During yesterday evening’s ABC World News program, which was largely taken up with coverage of the tornado disaster in and around Moore OK, there was a segment on a 90+ year old resident who had lost her house to a tornado for the second time. (The first time was in May 1999, when a similar strong twister hit Moore.) There was then a statement, which caught my attention, that the odds against this happening were “100 trillion to 1″.
Now, those are pretty long odds. One hundred trillion is 100 × 10¹²; by way of comparison, it is about twenty times the estimated age of the universe, since the Big Bang, measured in days. If the odds are true, we are talking about a really rare phenomenon.
Thinking about the question this morning, I decided to double-check the report — perhaps I had just misunderstood the number that was being quoted. I found a report on the ABC News site, which actually made the whole odds business more questionable:
A recent tornado probability study, published by Weather Decision Technologies, predicted the odds of an E-F4 or stronger tornado hitting a house at one in 10,000.
That same study put the odds of that same house getting hit twice at one in 100 trillion.
It is almost impossible to imagine how both these probability assessments could be correct, or even reasonable guesses. If the odds against the house being hit once are one in 10,000 (probability 0.0001) , then, if tornado hits are independent, the probability of a house being hit twice is (0.0001)², or odds of 1 in 100 million. That would make the quoted odds (1 in 100 trillion) off by a a factor of one million. Of course, if tornado hits are not independent, then my calculations are inappropriate. But for the numbers to work as quoted, the first hit would have to, in effect, provide truly enormous protection against a second hit. (If the odds against the first are one in 10,000, then the odds against the second must be truly astronomical to produce cumulative odds of one in 100 trillion.)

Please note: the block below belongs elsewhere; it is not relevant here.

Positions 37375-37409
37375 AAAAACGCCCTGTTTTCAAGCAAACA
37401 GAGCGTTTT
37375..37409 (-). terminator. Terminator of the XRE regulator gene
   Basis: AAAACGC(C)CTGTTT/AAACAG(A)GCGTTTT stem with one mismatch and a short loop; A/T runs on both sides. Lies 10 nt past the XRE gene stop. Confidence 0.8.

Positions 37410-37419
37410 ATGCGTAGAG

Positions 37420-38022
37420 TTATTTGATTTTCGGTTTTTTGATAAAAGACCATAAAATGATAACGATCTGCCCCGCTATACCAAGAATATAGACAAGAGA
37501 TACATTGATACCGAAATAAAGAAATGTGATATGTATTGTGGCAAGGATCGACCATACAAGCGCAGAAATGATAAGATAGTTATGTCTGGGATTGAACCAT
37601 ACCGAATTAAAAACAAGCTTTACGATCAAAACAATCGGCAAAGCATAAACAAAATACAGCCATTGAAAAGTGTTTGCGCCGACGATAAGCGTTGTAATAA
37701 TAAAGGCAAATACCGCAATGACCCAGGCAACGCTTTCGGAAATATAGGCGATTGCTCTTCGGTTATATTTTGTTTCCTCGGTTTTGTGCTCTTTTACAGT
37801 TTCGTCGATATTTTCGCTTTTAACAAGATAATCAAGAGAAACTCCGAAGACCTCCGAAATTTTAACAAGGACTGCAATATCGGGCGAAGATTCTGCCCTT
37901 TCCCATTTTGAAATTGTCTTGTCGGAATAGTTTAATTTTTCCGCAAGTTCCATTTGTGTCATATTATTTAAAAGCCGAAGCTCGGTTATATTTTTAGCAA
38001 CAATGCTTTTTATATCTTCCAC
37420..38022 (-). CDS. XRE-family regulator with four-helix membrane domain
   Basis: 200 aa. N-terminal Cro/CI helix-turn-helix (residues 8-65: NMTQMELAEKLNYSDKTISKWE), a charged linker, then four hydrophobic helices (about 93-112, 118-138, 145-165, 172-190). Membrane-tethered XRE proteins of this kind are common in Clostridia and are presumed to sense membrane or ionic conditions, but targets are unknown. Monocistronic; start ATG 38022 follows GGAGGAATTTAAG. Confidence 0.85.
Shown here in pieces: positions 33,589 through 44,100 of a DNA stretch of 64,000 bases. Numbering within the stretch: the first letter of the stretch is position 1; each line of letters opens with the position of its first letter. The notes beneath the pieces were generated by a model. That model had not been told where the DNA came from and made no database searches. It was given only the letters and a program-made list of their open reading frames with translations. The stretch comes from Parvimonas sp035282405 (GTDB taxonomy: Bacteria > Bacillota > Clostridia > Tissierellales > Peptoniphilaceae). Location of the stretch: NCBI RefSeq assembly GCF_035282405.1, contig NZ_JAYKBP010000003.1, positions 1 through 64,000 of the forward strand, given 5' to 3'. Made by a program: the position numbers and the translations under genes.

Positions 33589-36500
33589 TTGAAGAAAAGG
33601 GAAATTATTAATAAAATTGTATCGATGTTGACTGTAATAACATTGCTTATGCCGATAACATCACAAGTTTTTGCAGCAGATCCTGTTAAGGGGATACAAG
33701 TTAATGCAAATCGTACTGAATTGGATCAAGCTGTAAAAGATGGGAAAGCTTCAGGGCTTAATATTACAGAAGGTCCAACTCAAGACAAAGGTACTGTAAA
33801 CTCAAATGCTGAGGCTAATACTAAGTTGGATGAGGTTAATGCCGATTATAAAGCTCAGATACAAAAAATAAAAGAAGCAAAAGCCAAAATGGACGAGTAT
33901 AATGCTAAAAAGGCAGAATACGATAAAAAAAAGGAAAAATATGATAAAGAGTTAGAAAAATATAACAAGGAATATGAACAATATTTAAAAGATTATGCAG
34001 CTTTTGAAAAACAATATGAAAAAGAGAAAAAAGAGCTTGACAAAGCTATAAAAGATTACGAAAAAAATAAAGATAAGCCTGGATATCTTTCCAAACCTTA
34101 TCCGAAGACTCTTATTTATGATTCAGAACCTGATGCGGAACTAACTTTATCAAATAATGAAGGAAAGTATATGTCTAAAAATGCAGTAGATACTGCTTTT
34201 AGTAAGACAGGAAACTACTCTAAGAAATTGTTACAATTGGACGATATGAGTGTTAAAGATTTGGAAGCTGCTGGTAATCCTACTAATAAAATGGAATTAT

Now, I don’t actually believe that tornado hits are independent. Tornadoes certainly do not occur uniformly across the world, or even across the United States. The NOAA Storm Prediction Center’s Tornado FAQ Site has a map highlighting “tornado alley”, the area where most significant tornadoes occur. Although a tornado may, in principle, occur almost anywhere, you are considerably more likely to encounter one in Kansas or Oklahoma than you are in northern Maine or the upper peninsula of Michigan.
This question of independence is directly relevant to the news segment I mentioned at the beginning; it turns out that the unfortunate lady who has lost two houses built the second one on the same site as the first one, destroyed in 1999. If the odds are affected at all by location (as they seem to be, at least “in the large”), then this was not, perhaps, the best possible choice.
I’ve griped before about the widespread ignorance of journalists and others when it comes to statistical information. I have tried to find a copy of the ”Tornado Probability Study” mentioned in the quote above, so far without success. I’ll keep trying, and report on anything I discover. If I’m missing something, I’d like to know; if the probabilities are just made up, I’d like to know that, too.